What My 20s Taught Me: Everyone is Faking It

Here's me, faking like I'm a middle-aged British woman.

When I worked as a magazine editor, I had a great friendship with our publisher.  Her name was (and still is, actually) Brenda. She was in her mid-40s and one of those women who just oozes confidence.  She had a wicked sense of humor, a commanding presence, and a really, really nice shoe collection.  She’d done very well for herself –  an editor by 26 (like me), a decades-long career in journalism, with a knowledge of the industry that made me want to sit at her feet and soak up everything she knew.  She was one of those people who knows how to get what she wants by treating people well, but also has an ever-so-slightly intimidating edge – just the right amount to keep people from messing with her.

Anyway, I was sitting in Brenda’s office one day, having a discussion about an upcoming issue of the magazine, and we got onto the subject of fear.

“My greatest fear,” said Brenda, “is that one day, everyone will realize I have no idea what I’m doing.  They’ll all figure out that I’m just an impostor.”

I was floored.

“You too?” I asked.

When I started out in my editor role, I was so easily intimidated.  I just knew that everyone I talked to – designers, advertisers, sponsors, interviewees…everyone – knew exactly what they were doing.  And they knew that I didn’t.  I was sure they could smell my fear from twenty paces and, at any minute, any one of them could out me.

Impostor!  Liar!  Fake!

When Brenda – a seasoned journalist and experienced businesswoman twenty years my senior – told me she had the exact same fear, I realized something that changed my life:

Everyone is Faking It.

The restaurant owners who played hardball as we negotiated the terms of our sponsored cocktail hours.  The people at the national magazine office who called up to have a go at me for not running a page they thought I should run.  The photographers who wanted their photos published.  Brenda.

All big fakers.

And that’s how I learned not to be such a scaredy cat.  If 50% of being good at your job is knowing what the heck you’re doing, then the other 50% of being good at your job is convincing other people you know what you’re doing.  I suddenly realized that all these big fakers were more concerned with making sure they were faking it well than they were with trying to figure out if I was faking it or not (And I was.  A bit.).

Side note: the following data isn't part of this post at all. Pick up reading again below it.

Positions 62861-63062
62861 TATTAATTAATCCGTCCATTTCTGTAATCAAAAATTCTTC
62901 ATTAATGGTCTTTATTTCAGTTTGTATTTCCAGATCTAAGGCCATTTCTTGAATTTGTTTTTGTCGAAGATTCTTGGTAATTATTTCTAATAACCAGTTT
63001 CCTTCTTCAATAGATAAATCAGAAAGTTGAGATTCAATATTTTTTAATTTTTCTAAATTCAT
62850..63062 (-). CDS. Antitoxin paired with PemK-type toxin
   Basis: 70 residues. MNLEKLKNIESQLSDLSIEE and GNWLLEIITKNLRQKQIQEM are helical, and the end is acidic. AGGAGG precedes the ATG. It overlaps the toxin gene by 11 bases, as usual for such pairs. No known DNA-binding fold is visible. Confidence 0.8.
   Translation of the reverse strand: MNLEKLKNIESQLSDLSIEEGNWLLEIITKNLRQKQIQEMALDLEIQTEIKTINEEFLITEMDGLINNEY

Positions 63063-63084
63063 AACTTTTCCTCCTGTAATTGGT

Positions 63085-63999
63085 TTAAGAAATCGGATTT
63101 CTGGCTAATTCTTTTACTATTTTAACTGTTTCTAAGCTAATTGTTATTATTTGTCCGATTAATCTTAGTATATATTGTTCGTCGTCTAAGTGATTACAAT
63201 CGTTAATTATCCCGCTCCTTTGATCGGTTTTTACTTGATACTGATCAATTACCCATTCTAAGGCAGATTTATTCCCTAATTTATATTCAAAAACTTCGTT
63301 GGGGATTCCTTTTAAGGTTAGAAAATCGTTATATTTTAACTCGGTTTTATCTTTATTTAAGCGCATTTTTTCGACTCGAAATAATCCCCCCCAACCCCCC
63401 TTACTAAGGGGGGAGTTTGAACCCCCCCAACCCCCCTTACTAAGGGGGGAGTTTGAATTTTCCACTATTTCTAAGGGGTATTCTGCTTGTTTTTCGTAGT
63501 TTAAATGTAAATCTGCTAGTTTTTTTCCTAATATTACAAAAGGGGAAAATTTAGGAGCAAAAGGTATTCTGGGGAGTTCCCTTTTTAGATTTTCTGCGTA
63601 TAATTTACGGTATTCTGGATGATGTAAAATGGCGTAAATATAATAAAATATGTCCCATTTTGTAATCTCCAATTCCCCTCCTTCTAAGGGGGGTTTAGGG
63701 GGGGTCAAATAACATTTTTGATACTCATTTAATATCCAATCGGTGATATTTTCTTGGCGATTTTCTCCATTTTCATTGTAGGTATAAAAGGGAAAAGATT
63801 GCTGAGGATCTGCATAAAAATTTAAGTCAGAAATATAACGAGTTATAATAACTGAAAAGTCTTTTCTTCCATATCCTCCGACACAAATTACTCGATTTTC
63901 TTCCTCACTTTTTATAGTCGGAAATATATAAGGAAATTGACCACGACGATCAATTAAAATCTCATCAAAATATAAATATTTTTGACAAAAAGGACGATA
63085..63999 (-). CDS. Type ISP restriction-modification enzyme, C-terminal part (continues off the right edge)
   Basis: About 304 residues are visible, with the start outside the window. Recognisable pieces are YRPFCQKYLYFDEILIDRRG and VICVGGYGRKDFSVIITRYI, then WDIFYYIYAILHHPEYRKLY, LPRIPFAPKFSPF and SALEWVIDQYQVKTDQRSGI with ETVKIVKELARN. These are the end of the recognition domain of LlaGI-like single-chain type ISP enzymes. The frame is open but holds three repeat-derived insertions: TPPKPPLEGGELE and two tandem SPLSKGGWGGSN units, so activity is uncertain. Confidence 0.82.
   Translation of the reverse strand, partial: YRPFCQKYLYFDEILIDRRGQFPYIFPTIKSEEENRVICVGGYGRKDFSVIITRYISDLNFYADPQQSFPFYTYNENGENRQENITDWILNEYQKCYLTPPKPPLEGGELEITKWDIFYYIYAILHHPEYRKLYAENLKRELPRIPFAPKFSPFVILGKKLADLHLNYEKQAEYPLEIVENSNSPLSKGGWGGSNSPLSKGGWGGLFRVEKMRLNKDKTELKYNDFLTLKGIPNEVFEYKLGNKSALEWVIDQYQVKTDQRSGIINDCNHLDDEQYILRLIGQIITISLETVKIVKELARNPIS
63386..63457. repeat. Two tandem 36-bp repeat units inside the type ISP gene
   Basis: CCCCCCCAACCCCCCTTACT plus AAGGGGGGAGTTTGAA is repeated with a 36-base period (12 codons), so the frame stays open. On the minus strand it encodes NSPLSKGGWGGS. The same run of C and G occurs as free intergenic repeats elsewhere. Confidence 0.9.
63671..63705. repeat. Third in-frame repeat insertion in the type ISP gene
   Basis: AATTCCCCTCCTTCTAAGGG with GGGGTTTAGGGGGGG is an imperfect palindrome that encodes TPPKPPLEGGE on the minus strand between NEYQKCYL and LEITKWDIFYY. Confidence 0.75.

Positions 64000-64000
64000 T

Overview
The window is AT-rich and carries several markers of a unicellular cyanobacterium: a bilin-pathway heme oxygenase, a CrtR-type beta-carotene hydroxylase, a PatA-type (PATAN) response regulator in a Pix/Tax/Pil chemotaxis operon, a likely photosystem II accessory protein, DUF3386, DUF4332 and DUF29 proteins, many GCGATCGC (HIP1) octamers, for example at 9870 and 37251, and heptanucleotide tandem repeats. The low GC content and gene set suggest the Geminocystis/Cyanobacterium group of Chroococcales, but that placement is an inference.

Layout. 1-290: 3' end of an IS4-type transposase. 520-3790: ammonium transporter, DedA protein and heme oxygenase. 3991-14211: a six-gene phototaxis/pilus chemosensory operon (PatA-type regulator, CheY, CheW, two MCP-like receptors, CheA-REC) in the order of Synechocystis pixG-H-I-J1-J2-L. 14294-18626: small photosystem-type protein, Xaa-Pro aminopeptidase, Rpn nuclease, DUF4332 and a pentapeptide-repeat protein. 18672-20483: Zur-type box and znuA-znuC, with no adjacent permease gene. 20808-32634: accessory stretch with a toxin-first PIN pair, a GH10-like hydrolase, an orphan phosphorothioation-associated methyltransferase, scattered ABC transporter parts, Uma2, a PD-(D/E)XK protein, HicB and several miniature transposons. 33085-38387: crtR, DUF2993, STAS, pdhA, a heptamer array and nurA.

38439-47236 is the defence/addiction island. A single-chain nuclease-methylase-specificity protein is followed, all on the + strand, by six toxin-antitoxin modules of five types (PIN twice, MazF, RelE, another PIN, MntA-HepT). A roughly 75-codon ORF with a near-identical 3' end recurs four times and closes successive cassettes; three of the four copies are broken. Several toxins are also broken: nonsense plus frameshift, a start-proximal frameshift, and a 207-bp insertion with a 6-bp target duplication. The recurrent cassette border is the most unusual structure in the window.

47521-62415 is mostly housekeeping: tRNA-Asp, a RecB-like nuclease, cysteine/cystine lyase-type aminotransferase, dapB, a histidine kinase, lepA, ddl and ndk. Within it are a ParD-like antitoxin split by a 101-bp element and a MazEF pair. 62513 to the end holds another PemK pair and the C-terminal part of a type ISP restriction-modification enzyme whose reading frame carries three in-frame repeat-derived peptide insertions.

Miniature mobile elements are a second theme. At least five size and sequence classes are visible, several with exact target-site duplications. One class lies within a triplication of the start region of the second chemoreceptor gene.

Sure, I knew what I was doing.  I’ve got a Master’s degree in Journalism, for heaven’s sake.  I’ve got seven years of experience in the industry.  I’ve interviewed world-renowned musicians, covered murder cases, and edited a magazine with a readership upwards of 75,000. (Am I convincing you yet?  I’m a bit rusty at this whole faking thing.)

Brenda knows what she’s doing, too.  Trust me.  She really, really does.  Because, despite her worst fears, you can’t fake it to that many people for that long and get away with it.

The thing is, although we think what we’re faking is our qualifications, our knowledge, what we’re really faking is our belief in ourselves.

Once I learned that everyone – even the Mighty Brenda – was faking it, I suddenly didn’t have to try so hard to fake it myself.  Those meetings with the tough-as-nails restaurateurs became a piece of cake, because I was pretty sure they were preparing for them the exact same way I was – by sitting in their cars beforehand (or in their kitchens, whatever), gathering their thoughts and their notes, and reminding themselves that they did know what the heck they were doing; they did pass all their classes in culinary school; they did make a mean yang chow pork and shrimp fried rice(or write a mean lede).

Now it may seem like what I’m telling you is that you can fake it because everyone else is.  But, as it turns out, that’s not it at all.

You see, when I figured out everyone was faking it, it suddenly hit me that I didn’t have to.

My false confidence slowly started to turn into real confidence.  I didn’t have to be afraid anymore.  I didn’t have to walk around thinking everyone had it figured out except me.  They didn’t.

The best part about realizing everyone is faking it, is that you get to stop faking it yourself.  You get to be totally, authentically, comfortably confident in what you know and who you are.

For real.

Author: Faith

Faith Dwight is a photographer and a writer. She is a Southern American girl living just north of London with her British husband, Simon and their two halfling sons.

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